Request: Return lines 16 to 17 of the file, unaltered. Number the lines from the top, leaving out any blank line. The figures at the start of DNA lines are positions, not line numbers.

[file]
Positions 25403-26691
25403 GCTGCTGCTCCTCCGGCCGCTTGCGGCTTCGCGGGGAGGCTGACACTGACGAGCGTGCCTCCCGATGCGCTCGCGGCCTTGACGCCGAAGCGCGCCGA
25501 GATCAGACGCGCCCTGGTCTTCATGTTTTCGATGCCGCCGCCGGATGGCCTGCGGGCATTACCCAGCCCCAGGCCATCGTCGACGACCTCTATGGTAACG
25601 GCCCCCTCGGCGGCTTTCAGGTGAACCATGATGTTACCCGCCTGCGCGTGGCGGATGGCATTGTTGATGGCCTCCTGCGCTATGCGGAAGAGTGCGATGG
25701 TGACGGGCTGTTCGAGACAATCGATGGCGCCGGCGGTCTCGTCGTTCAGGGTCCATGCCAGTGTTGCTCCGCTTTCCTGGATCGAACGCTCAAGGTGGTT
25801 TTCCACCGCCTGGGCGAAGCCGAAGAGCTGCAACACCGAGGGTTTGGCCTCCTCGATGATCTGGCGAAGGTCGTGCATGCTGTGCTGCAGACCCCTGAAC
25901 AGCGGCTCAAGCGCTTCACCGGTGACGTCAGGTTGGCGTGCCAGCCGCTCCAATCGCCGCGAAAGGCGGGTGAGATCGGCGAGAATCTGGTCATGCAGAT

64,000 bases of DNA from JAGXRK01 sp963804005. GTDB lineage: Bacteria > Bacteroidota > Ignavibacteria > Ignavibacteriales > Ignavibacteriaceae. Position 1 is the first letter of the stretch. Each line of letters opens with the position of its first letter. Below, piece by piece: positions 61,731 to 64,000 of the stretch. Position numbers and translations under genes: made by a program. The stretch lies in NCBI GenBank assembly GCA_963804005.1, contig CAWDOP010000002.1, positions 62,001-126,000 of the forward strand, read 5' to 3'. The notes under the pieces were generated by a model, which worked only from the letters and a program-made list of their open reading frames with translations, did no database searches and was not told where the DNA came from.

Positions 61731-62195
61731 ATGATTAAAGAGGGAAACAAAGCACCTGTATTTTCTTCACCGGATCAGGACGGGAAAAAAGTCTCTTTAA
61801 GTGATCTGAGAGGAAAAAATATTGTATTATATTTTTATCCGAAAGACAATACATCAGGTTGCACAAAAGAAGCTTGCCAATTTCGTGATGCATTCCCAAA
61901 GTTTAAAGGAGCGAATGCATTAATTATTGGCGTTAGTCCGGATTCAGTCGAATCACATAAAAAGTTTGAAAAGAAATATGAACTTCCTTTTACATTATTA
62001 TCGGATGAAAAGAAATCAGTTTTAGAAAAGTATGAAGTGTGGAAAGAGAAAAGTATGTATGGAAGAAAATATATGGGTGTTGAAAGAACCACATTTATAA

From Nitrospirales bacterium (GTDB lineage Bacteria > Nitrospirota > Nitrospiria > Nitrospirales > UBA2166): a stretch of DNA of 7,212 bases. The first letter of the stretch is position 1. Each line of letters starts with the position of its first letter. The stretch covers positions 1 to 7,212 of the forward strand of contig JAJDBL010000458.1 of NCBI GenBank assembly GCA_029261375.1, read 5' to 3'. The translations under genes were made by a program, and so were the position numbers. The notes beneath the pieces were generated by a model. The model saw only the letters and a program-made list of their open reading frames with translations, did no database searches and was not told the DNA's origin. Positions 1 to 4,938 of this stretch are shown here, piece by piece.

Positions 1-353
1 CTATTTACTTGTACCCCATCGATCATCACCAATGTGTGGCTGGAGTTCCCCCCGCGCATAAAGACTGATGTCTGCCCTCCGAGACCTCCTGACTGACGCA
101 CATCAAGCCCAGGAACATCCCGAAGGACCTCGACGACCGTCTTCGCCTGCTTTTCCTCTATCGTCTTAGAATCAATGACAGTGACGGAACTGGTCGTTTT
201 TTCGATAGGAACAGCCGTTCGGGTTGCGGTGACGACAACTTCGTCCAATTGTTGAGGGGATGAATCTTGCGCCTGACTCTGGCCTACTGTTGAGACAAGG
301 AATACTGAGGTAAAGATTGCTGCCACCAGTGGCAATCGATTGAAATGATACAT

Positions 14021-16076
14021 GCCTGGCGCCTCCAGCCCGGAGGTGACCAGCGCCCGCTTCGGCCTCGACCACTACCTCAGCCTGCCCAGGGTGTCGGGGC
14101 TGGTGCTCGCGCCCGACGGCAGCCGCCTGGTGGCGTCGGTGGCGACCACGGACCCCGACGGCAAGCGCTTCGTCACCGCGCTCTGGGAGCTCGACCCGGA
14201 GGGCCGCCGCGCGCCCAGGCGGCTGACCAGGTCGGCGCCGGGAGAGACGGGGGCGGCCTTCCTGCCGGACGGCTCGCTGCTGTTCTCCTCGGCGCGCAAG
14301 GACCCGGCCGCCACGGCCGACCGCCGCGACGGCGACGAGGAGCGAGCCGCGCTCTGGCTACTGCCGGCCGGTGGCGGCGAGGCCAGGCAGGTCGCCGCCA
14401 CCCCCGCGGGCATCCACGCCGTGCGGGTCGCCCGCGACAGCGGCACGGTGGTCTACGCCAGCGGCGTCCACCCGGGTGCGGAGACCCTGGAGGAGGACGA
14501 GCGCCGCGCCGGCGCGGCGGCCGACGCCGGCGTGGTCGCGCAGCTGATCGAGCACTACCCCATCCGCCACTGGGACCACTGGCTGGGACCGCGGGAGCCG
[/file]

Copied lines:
1 CTATTTACTTGTACCCCATCGATCATCACCAATGTGTGGCTGGAGTTCCCCCCGCGCATAAAGACTGATGTCTGCCCTCCGAGACCTCCTGACTGACGCA
101 CATCAAGCCCAGGAACATCCCGAAGGACCTCGACGACCGTCTTCGCCTGCTTTTCCTCTATCGTCTTAGAATCAATGACAGTGACGGAACTGGTCGTTTT